Budget Travel Guides
Is it possible to travel in Costa Rica on a budget? Learn how much it cost me to backpack in Costa Rica — along with my favorite travel tips, accommodation, and activities.
Travel Guide: Costa Rica (2016)
Everywhere I traveled in Central America, I kept hearing the same thing. “Skip Costa Rica” they said. “It’s expensive and touristy”. But one lesson I’ve learned in my travels is to never believe everything you hear from others.
Costa Rica surprised me in a good way. Sure, there were plenty of expensive tourist-friendly types of activities that other backpackers warned me about. For example: I’ve never seen so many advertisements for zip-lining!
But I soon found out there are a variety of ways to experience the best of the country even on a backpacker’s budget.
You just need to dig below the surface a bit.
The Rich Coast
Named the rich coast (Spanish: Costa Rica) by Spanish conquistadors, Costa Rica is one of the planet’s most biologically diverse places. From stunning beaches and incredible rainforests to the charm of small towns nestled between volcanoes, Costa Rica is a nature lover’s paradise.
The country’s system of national parks and reserves protects approximately 25% of the country, one of the highest in the world.
Here are a few budget travel tips and some useful advice about traveling in Costa Rica that will help you plan your trip.
Budget Travel In Costa Rica
Costa Rica may be more expensive than some other Central American countries, but you can certainly experience the country on a backpacker’s budget if you take the time to investigate low-cost sleeping options like camping, hostels and small eco guest houses.
Budget travelers can survive on around $30 – $50 USD per day.
Costa Rica’s unit of currency is the Colon (520 – 550 colones / $1 USD).
While US dollars are widely accepted, changing your currency to colones is recommended to avoid overpaying for things in dollars.
My Costa Rica Travel Budget
TOTAL DAYS = 34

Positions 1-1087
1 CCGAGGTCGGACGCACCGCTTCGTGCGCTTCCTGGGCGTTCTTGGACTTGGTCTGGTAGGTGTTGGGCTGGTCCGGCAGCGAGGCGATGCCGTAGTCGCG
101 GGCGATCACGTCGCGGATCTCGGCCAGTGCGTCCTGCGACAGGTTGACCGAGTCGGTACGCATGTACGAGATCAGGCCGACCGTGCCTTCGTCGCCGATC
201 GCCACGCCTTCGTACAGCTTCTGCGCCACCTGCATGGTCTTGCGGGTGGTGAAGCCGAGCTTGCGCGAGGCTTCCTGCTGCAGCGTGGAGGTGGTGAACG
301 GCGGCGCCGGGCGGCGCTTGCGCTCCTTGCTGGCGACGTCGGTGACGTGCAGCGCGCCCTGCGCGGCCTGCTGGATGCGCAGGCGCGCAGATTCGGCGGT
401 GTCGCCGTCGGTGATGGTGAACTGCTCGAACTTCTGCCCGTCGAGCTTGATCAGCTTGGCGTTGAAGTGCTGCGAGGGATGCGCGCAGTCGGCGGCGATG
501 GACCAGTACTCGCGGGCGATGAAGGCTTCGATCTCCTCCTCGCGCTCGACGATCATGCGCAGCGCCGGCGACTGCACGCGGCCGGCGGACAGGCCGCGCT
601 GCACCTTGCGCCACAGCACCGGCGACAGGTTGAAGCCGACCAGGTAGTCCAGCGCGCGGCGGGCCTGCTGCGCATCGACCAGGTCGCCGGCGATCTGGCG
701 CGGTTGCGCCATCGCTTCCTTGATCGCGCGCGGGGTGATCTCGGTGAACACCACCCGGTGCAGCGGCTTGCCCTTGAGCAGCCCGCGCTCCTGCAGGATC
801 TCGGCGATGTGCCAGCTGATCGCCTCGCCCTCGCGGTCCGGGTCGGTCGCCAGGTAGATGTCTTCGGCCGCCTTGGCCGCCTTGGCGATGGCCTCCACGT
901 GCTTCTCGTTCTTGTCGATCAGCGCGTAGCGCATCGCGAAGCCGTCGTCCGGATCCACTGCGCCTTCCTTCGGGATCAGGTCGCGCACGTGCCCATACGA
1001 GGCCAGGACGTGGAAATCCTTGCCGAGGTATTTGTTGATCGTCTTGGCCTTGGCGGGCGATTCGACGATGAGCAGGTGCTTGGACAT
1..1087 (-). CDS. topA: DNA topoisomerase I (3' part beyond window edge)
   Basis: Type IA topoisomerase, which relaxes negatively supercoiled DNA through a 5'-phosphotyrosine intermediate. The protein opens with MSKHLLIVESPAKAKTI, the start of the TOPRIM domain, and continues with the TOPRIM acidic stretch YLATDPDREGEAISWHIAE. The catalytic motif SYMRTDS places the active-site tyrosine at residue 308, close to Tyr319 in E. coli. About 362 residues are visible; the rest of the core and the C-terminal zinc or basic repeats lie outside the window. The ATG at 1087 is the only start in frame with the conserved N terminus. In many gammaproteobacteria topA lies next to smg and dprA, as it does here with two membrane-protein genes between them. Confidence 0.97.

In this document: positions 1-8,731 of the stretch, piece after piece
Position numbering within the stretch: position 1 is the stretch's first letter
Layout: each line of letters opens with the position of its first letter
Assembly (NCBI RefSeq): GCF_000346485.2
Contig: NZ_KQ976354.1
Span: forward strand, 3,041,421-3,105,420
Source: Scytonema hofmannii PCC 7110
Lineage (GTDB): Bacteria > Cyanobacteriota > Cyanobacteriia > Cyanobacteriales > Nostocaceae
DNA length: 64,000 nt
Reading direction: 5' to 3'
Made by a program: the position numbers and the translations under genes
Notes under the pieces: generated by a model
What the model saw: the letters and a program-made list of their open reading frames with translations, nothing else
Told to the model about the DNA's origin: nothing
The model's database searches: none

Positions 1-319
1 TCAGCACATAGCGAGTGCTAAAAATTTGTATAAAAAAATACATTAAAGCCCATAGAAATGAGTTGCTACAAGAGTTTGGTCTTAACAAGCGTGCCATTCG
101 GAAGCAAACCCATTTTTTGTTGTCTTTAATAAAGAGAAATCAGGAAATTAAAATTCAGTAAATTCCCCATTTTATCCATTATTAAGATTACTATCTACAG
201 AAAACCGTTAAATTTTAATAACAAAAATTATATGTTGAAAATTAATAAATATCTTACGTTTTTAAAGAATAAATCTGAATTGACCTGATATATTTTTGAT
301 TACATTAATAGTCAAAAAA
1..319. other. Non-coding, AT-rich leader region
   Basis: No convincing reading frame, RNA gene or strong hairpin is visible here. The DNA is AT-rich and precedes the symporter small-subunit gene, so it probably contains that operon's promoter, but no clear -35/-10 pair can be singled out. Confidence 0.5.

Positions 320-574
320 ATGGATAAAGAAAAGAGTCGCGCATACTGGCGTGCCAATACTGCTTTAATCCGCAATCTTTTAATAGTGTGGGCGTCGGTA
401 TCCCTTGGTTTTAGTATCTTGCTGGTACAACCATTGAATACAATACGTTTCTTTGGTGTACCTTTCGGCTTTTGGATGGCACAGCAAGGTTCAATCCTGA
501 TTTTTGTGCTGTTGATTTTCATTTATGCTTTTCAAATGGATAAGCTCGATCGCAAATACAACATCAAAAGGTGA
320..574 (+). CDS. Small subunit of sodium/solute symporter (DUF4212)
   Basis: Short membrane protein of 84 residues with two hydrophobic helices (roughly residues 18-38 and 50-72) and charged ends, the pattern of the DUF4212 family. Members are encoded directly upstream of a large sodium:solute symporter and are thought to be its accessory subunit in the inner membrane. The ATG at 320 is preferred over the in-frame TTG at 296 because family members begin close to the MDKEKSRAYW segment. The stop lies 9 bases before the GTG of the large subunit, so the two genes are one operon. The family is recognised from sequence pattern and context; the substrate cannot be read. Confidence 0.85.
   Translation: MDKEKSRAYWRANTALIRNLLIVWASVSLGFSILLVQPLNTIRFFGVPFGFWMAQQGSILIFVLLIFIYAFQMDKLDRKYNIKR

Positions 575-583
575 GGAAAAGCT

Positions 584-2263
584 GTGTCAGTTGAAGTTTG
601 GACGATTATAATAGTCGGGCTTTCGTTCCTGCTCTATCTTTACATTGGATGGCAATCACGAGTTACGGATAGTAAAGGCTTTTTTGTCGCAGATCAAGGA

TOTAL SPENT = $1,100 USD
DAILY AVERAGE = $32 USD
When I spent 34 days traveling through Costa Rica in 2011, I spent a total of $1100 for an average of $32 USD per day. This was possible by staying in hostels, camping, using public transportation, eating cheaply, and avoiding organized tours as much as possible.
READ MORE: Travel Banking Tips
Where to stay in Costa Rica
Costa Rica offers a wide range of accommodation, so everyone can find a perfect place to stay. Prices of accommodation vary depending of the region (prices are highest in well-established tourist towns such as San Jose, Manuel Antonio, Arenal and Tamarindo) or time of the year.
Here are some examples to help you plan according to your budget.
- Backpacker Hostels: $9 – $18 per night
- Guest Houses: $24 – $40 per night
- Mid-Range Hotels: $50 – $75 per night
- Resorts & Nice Hotels: $100 – $200 per night
Food In Costa Rica
Rice and beans are the foundation of most low-cost Costa Rican meals. If you never get sick of eating it over and over again, this will help you save on food.
You can buy a hearty plate of beef, pinto, & fried plantains for about $3 at small local establishments. Yuca (also known as cassava) is another inexpensive starchy root vegetable that is served frequently.
A great money-saving option that might give you insight into the local culture are sodas – local family run restaurants that serve typical Costa Rican cuisine for as little as $5 – $8 for a gigantic plate of food.